While closing their ranks more French infantry attacked the leading Brigade but, in spite of the casualties, it was able to rally and hold them off until the second Brigade moved forward from the second line and with one volley caused the French infantry to break and run.
The French defeat would have been a complete rout except that Lord George Sackvile and the English cavalry did not carry out their orders to charge the fleeing French and they escaped, although badly mauled by the English artillery.
|The six British Infantry Regiments which took part in the memorable advance were:|
|On the right of the line – the Senior Regiment. (Napier's Regiment)|
|Napier's Regiment||12th Foot||The Suffolk Regiment||1st Battalion The Royal Anglian Regiment|
|Kingsley's Regiment||20th Foot||The Lancashire Fusiliers||Royal Regiment of Fusiliers (RRF)|
|Huske's Regiment||23rd Foot||The Royal Welch Fusiliers||Royal Welsh Regiment (RWR)|
|Home's Regiment||25th Foot||King's Own Scottish Borderers||Royal Regiment of Scotland|
|Stewart's Regiment||27th Foot||The Royal Hampshire Regiment||Princess of Wales Royal Regiment (PWRR)|
|Brudnel's Regiment||51st Foot||King's Own Yorkshire Light Infantry||The Rifles|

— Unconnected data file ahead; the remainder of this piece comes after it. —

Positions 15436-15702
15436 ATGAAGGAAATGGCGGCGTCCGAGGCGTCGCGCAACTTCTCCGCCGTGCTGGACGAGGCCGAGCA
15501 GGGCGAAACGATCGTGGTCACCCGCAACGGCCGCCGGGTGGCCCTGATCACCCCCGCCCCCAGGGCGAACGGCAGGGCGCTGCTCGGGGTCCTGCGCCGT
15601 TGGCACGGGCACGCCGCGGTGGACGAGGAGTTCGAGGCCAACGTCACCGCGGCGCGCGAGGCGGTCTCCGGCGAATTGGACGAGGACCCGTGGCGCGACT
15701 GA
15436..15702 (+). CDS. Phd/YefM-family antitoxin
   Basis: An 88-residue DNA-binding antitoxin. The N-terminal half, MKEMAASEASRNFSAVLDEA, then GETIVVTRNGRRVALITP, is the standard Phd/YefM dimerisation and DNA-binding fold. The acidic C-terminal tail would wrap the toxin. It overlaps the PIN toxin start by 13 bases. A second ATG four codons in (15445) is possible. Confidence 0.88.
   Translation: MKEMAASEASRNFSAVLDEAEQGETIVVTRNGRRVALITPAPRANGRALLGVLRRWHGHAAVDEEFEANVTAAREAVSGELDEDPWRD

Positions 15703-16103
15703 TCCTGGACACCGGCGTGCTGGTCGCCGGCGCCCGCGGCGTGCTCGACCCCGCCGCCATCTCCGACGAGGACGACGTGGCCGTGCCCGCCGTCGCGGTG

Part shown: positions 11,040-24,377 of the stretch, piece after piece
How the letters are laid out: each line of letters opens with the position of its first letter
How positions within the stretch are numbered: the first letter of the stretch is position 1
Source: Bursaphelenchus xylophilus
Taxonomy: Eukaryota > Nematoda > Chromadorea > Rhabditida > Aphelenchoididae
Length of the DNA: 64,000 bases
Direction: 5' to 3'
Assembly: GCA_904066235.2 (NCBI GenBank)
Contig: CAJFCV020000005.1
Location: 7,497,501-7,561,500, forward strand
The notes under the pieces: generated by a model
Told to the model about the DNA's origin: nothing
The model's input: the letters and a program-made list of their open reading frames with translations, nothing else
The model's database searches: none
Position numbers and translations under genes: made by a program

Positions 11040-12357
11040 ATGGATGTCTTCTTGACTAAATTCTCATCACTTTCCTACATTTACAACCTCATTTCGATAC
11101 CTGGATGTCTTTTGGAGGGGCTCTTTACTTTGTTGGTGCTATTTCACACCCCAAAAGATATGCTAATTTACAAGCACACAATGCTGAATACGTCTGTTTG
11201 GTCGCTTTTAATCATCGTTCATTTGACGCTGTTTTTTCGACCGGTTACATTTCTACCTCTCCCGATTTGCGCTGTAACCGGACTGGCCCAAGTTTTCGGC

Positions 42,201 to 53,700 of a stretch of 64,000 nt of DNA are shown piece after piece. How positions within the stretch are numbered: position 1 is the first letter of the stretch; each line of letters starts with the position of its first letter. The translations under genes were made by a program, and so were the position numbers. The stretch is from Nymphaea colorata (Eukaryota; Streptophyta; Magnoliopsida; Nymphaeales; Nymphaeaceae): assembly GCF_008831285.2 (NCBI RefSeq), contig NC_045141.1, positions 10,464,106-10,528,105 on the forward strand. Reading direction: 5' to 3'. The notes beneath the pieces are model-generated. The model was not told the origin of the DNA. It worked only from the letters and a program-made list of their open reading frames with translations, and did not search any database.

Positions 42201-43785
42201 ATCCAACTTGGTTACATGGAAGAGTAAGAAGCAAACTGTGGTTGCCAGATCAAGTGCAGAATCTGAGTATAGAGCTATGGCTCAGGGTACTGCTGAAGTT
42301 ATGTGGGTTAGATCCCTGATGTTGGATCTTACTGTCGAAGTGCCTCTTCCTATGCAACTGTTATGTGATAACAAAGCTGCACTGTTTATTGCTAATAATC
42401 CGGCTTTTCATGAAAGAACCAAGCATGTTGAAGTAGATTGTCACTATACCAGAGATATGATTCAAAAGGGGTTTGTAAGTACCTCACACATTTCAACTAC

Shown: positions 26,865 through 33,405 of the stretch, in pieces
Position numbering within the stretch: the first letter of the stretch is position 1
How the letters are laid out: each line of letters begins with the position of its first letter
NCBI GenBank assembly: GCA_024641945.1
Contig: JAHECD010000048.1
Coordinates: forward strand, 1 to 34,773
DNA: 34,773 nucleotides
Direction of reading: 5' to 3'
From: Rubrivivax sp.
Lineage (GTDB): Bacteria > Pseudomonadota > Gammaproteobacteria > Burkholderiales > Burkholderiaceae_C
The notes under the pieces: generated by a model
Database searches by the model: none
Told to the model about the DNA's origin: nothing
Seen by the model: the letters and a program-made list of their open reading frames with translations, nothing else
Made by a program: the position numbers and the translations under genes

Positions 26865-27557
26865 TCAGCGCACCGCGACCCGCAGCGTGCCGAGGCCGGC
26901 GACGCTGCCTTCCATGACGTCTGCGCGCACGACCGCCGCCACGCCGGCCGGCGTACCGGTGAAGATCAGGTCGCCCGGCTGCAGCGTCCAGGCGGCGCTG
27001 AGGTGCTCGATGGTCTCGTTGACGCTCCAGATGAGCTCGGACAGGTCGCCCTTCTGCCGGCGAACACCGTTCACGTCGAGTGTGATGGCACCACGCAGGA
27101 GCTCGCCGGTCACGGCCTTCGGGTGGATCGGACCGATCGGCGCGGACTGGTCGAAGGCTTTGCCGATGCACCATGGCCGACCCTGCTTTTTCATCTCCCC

As the infantry passed through the rose gardens on the morning of the battle the soldiers picked blooms which they fastened to their head-dress. In honour of this battle the 1st Battalion continues the custom of wearing red and yellow roses in the head-dress on the 1st August and has the Battle honour “MINDEN” on the Regimental Colour.
To this day, the 1st Battalion The Royal Anglian Regiment proudly wear a Minden Flash on the right upper sleeve of their uniform as below. The flash is worn on the arm with the red to the front.
NB: Red and yellow roses can also be worn on the occasion of the Sovereign’s Birthday but this is a memento of a different occasion – The Battle of Dettinggen when King George II placed himself directly in front of the 12th Foot.
In recognition of their conduct the King granted the Regiment the privilege of wearing laurel wreaths on their Colours on those occasions when the Sovereign was present and on his Birthday. Roses were later adopted in place of laurels and are still so used at present.
Two interesting afterthoughts:
1. Marshal Contades is reputed to have said bitterly after the battle: “I never thought to see a single line of infantry break through three lines of cavalry, ranked in order of battle, and tumble them to ruin.”
2. Against this success is set the dark failure of the cavalry under Sackville. Sackville was dismissed from the army by King George II. He insisted on being tried by general court martial and his demand was conceded. Sackville was tried at the Horse Guards for disobeying Prince Ferdinand’s orders. He was convicted and the sentence was that he should never serve His Majesty in any capacity thereafter.
(Unfortunately the sentence was not maintained and in the next reign Sackville, under the name of Lord Germaine, became Secretary for War and directed the operations of the British Army during the American War of Independence.)